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Expert debate: Can European tech ever catch the Valley?

Tim Green

Europe may be suffering from macro-economic woes, but even this cannot suppress the entrepreneurial spirit across the continent. Tech hubs are flourishing everywhere, from Berlin to Barcelona, Stockholm to London, Amsterdam to Vilnius.

London is pressing especially hard. Just days ago the UK was named the Europe’s most entrepreneurial country in 2015′s Global Entrepreneurship Index (GEI). It’s now in fourth place of 131 countries after finishing 14th in 2012 and ninth in 2013.

And earlier research by TechCity UK revealed that between 2009 and 2012, the number of tech firms in London soared from 50,000 to 88,000. The growth became self-sustaining: accelerators popped up across the locality. And investors paid more attention.

But are they doing enough?

This was the subject of a panel session at Hot Topics’ most recent event in London. Specifically, the question asked was: Can European tech ever catch-up or even surpass the US technology franchise?

It was worth debating because, for all the undoubted growth in European tech, the biggest investments, acquisitions and IPOs are still happening Stateside.

Unicorns just aren’t spotted so much on this side of the Atlantic.

As the US continues to have access to seemingly limitless capital while the likes of Facebook, Google, Apple and Amazon acquire businesses on a global basis, can Europe ever truly compete?

The panel agreed there is no shortage of talent or entrepreneurial ability in Europe. Sherry Coutu, serial investor and Advisory board member at LinkedIn said: “There’s no difference in terms of entrepreneurs spotting an opportunity. In fact, the UK recently passed the US in number of startups per capita. But we need to help them grow their revenues –especially outside the UK.”

She also alluded to the skills gap.

“There a million open jobs right now in the UK and if you ask startups why they can’t fill them they say the people applying don’t have the skills. If we could address that, the boost to the economy would be enormous. So I agree there are differences between the two ecosystems, but I think they can be addressed.”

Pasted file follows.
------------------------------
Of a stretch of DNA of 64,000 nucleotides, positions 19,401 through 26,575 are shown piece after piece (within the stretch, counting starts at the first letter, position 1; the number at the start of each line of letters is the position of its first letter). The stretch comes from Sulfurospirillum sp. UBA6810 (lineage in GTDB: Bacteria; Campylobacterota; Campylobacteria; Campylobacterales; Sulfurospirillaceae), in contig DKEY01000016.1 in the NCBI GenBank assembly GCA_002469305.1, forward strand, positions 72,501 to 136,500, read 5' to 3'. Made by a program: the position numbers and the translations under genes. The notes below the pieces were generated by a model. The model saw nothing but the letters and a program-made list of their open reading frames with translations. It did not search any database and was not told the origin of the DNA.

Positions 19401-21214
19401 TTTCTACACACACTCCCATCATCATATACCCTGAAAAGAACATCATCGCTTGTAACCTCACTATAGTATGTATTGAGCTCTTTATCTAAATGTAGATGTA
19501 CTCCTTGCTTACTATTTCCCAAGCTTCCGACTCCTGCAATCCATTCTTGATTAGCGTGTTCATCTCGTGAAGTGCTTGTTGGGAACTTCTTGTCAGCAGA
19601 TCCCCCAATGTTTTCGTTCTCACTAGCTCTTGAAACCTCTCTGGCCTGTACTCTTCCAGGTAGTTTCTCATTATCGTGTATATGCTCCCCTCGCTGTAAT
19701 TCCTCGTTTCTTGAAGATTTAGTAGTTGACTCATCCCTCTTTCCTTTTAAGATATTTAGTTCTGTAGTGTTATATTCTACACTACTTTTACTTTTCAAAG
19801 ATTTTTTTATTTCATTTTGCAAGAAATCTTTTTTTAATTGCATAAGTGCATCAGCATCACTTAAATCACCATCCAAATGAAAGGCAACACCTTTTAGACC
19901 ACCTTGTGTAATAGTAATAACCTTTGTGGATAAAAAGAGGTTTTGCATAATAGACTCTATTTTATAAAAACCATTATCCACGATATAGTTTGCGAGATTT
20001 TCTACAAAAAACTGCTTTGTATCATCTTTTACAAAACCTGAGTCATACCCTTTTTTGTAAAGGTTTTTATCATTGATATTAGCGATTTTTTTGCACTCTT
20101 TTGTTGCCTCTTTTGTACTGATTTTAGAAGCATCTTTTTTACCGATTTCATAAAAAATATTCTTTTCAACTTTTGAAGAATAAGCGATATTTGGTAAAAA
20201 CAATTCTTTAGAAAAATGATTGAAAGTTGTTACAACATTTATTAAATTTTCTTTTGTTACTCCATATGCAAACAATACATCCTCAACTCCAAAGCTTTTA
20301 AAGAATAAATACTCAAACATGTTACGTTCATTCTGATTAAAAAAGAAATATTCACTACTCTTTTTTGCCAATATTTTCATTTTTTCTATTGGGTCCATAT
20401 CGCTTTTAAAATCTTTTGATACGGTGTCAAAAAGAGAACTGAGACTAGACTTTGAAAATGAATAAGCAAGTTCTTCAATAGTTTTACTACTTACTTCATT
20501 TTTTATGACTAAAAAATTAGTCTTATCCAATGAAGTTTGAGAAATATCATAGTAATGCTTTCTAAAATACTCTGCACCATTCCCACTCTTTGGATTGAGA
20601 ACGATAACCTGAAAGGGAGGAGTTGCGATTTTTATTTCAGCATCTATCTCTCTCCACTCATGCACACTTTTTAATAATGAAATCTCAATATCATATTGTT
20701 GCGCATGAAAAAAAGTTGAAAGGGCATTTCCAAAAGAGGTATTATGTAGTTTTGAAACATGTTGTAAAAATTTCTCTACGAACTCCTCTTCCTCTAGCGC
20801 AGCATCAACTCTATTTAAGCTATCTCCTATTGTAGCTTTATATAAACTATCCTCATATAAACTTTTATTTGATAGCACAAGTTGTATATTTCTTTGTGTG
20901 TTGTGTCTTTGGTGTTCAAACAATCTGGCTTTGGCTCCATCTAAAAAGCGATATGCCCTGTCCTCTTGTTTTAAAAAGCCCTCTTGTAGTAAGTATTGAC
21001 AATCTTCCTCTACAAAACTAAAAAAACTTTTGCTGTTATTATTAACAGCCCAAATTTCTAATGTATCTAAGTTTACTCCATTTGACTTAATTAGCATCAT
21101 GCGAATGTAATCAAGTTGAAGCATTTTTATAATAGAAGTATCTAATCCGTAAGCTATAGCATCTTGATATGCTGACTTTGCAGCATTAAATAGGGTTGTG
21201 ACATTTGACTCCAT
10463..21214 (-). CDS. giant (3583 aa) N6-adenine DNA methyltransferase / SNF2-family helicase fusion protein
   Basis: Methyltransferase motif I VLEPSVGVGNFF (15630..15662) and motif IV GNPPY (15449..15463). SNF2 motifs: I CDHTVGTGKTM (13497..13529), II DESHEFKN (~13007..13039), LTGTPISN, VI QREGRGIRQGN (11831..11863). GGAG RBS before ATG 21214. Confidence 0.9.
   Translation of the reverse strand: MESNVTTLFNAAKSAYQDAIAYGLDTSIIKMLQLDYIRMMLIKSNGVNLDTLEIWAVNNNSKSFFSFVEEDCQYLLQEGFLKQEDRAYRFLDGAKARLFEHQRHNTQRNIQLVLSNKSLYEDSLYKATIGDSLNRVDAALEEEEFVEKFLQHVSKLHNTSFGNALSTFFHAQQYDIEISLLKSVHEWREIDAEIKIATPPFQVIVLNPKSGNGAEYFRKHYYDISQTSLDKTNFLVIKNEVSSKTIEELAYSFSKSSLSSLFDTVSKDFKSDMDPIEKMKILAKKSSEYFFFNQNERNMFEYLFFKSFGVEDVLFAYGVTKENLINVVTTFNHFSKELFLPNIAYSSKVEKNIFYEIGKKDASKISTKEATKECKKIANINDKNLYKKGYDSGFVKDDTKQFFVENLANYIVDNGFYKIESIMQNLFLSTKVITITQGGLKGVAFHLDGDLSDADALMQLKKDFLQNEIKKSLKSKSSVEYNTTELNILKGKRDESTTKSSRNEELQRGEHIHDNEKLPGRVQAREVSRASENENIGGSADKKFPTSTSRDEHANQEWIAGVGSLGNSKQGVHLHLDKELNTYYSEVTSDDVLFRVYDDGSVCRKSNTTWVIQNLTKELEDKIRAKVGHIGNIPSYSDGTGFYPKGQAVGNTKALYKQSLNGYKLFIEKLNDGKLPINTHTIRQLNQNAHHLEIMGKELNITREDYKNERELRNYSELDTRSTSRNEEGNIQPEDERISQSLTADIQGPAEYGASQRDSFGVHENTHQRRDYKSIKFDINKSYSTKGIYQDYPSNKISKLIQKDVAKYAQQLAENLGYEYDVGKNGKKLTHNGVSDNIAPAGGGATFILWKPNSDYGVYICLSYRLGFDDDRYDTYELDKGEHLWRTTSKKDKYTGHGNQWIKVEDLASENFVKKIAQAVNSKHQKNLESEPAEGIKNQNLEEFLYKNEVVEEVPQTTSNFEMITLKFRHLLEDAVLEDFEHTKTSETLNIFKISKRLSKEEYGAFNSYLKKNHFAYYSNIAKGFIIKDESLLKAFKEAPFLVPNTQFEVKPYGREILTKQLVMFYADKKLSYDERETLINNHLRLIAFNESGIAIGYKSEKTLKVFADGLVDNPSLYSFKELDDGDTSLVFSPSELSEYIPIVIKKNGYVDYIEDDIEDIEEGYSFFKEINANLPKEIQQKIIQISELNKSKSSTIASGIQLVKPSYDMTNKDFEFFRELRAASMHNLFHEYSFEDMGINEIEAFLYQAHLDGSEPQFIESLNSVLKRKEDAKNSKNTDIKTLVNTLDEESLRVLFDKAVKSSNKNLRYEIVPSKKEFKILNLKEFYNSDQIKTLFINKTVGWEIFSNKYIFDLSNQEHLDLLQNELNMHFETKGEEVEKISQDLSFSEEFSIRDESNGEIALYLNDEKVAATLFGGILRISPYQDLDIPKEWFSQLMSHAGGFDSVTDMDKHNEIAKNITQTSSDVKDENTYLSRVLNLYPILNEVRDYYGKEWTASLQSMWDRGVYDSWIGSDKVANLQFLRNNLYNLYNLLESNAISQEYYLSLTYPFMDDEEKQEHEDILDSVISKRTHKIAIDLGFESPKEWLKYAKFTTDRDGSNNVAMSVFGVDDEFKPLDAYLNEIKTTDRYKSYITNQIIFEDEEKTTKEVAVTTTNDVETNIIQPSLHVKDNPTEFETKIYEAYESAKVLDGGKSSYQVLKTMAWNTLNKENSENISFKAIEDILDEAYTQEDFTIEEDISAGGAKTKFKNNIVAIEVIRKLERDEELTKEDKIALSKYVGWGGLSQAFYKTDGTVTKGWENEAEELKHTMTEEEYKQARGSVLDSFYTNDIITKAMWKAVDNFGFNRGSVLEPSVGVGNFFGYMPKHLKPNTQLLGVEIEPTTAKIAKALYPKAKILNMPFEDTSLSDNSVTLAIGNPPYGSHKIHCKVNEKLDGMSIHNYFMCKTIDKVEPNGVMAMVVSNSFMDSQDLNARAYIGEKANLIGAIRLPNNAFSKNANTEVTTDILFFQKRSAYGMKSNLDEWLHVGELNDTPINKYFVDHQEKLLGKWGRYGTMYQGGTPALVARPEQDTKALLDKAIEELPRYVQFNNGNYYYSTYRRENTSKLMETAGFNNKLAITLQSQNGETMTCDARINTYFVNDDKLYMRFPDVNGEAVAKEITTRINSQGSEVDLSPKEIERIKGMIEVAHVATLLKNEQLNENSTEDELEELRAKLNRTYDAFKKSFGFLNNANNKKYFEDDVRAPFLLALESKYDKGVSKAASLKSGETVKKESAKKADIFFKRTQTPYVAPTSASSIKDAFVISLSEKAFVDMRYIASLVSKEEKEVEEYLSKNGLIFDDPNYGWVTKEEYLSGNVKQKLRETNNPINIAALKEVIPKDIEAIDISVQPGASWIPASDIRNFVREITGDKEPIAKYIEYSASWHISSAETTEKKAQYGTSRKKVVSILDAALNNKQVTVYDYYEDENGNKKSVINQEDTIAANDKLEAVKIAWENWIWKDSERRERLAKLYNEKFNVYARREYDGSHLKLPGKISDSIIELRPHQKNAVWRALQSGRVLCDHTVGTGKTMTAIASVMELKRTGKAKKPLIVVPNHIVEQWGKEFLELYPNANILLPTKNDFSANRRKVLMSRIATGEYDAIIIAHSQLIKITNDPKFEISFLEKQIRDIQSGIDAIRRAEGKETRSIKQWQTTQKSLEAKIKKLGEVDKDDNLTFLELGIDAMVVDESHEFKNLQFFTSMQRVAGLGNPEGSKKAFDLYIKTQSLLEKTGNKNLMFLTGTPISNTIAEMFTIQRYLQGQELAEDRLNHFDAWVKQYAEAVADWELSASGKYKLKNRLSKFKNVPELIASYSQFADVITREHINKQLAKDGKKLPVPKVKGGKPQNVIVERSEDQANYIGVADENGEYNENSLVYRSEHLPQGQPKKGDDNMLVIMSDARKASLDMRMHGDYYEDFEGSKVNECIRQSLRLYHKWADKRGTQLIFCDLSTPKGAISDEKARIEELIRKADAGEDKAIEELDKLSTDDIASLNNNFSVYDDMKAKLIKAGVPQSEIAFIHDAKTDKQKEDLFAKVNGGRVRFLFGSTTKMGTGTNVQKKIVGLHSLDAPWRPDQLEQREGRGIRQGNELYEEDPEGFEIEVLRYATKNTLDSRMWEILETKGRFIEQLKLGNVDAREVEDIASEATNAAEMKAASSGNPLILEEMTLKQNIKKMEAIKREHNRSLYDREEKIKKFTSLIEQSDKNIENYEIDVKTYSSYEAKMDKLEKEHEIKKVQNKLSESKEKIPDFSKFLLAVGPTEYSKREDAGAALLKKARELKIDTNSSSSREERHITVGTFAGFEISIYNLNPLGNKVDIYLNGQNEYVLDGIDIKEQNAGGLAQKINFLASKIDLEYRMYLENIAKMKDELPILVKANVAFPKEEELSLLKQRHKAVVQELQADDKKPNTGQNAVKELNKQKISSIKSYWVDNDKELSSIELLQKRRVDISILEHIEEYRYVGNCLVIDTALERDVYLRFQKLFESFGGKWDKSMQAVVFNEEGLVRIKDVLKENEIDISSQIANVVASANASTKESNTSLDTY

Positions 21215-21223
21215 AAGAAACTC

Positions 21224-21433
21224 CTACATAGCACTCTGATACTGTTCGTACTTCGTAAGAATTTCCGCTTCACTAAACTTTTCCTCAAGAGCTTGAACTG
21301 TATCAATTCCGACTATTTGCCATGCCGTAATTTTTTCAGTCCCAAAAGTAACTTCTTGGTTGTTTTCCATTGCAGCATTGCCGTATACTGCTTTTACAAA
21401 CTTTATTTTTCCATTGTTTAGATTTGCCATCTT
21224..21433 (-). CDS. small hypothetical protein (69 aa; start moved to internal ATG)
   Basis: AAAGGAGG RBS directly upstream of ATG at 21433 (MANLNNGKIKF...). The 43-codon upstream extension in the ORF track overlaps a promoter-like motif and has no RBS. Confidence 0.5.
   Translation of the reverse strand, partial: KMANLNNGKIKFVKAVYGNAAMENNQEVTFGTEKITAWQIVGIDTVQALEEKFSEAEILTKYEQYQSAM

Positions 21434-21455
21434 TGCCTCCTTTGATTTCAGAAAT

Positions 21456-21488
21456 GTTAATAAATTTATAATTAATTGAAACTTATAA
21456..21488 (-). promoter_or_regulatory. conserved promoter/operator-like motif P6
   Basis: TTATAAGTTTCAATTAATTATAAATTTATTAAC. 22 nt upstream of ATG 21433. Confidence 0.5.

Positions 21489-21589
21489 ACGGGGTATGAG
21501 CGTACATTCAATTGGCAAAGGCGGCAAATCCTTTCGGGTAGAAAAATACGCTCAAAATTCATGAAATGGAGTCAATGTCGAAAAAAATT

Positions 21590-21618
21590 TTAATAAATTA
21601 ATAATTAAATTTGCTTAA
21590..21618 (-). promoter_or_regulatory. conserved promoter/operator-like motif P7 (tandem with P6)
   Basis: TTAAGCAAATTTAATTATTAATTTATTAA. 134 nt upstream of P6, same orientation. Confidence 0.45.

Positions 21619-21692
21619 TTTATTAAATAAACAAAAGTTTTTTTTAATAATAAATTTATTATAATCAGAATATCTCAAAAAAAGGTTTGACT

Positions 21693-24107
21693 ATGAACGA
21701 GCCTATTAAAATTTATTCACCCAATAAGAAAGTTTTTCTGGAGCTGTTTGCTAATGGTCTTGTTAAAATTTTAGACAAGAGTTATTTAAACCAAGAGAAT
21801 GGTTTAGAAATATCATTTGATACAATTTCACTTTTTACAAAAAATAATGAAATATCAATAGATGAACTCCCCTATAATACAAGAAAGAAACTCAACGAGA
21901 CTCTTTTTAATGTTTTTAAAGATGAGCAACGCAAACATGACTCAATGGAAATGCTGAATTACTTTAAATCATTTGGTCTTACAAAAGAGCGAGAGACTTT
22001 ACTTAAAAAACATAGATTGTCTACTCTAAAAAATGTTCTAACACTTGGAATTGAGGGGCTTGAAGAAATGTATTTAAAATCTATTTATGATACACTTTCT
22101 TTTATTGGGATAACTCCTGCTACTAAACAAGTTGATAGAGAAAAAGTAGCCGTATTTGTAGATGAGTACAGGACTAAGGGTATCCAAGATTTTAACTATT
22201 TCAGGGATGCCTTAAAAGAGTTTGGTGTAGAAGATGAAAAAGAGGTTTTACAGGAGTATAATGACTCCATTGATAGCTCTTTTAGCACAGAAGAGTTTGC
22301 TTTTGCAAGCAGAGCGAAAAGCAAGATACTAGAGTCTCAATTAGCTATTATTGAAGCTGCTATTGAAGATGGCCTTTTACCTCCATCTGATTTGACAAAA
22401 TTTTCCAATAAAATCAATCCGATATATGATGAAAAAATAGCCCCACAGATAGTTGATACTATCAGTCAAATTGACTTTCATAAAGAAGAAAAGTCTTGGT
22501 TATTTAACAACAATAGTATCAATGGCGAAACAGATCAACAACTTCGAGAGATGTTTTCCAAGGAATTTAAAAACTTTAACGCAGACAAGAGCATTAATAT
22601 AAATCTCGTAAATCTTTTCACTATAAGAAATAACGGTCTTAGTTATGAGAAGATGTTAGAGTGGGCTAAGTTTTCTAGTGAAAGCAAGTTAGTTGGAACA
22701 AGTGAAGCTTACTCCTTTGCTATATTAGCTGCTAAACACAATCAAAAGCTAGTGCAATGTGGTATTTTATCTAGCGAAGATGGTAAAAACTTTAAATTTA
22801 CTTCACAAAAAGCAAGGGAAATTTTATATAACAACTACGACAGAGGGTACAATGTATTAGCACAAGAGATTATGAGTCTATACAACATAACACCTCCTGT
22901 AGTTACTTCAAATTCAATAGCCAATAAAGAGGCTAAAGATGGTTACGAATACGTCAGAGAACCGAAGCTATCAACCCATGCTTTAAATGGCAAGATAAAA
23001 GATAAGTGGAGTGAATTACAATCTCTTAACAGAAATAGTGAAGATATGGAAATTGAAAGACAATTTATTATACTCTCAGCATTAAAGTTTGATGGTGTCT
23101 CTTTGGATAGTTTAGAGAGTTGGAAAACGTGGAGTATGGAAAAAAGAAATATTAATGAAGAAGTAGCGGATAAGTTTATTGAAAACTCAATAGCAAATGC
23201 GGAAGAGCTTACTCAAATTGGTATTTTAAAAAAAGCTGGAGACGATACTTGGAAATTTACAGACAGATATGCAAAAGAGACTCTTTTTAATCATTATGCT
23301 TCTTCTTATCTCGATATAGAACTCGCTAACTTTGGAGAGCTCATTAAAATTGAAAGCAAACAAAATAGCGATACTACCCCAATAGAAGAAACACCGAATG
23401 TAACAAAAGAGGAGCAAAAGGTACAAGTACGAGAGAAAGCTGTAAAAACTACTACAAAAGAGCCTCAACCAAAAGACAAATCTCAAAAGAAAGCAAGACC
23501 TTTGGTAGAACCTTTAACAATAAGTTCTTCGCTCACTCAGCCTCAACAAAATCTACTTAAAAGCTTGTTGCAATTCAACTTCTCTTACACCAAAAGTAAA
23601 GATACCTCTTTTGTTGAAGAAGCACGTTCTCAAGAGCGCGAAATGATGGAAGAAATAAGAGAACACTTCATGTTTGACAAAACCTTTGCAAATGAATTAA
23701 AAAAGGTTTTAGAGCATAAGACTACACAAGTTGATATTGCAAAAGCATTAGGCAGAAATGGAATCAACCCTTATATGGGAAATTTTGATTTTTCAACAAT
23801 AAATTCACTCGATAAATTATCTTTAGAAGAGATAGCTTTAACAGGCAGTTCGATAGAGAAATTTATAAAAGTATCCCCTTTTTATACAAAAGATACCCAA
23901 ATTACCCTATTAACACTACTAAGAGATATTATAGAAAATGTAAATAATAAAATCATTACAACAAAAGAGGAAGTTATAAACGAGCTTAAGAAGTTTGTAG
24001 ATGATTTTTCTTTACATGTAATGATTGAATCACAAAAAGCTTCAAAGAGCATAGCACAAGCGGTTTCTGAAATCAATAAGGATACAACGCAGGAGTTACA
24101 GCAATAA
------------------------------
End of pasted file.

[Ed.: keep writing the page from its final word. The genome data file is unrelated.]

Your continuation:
Rohan Silva, co-founder of Second Home and government advisor, insisted they already are. He said: “We have looked at the barriers such as the shortage of early stage risk capital, and we created SEIS – which is the most generous tax regime for angel investors in world. We also created an entrepreneur visa, which the Americans for example still don’t have.”

One of the obvious advantages the US will always have is a large and homogenous culture. Margaret Rice-Jones, chair of Skyscanner, said we need to accept this. “in the US you can get pretty sizeable without dealing with different languages and cultures and regulations. Also, it’s much harder to get B and C rounds here. European VCs seem more fixated on exiting within the fund lifecycle. Most unicorns take eight years – so there’s always this question of whether the investors will hang on for long enough or take the offer on the table?”

All agreed this was really a mindset issue which a few huge exits could alter. Though moderator Dan Wagner, who has raised around $150m for his Powa mobile payments firm from American VCs, suggested that for the moment investors in the UK “don’t quite get the picture of just how big the (tech) opportunity is.”

That said, Chris Rogers, a partner at Nextel and the only American on the panel, reiterated a belief that Europeans should simply reduce their fixation on emulating the Valley in the first place. Why? Because its practices didn’t cause the success. They came as a result of it.

“Its a mistake to focus on the US,” he said. “Can Europe exceed it? Probably no. But that’s looking at the question too narrowly. i see all these efforts to replicate the ecosystem of the Valley and yet the fact is most of (the success factors) came as add-ons to an ecosystem that already existed.”

Silva conceded this point and stressed that London may be closer to New York in character because it hosts firms from all disciplines while the Valley is a ‘monoculture’.
“Its a centre for finance, art, fashion, advertising…and the collision of different cultures is what makes it so exciting here,'” he said.

Though Rogers did counter with two factors that will always in California’s favour: sunshine and lack of rain.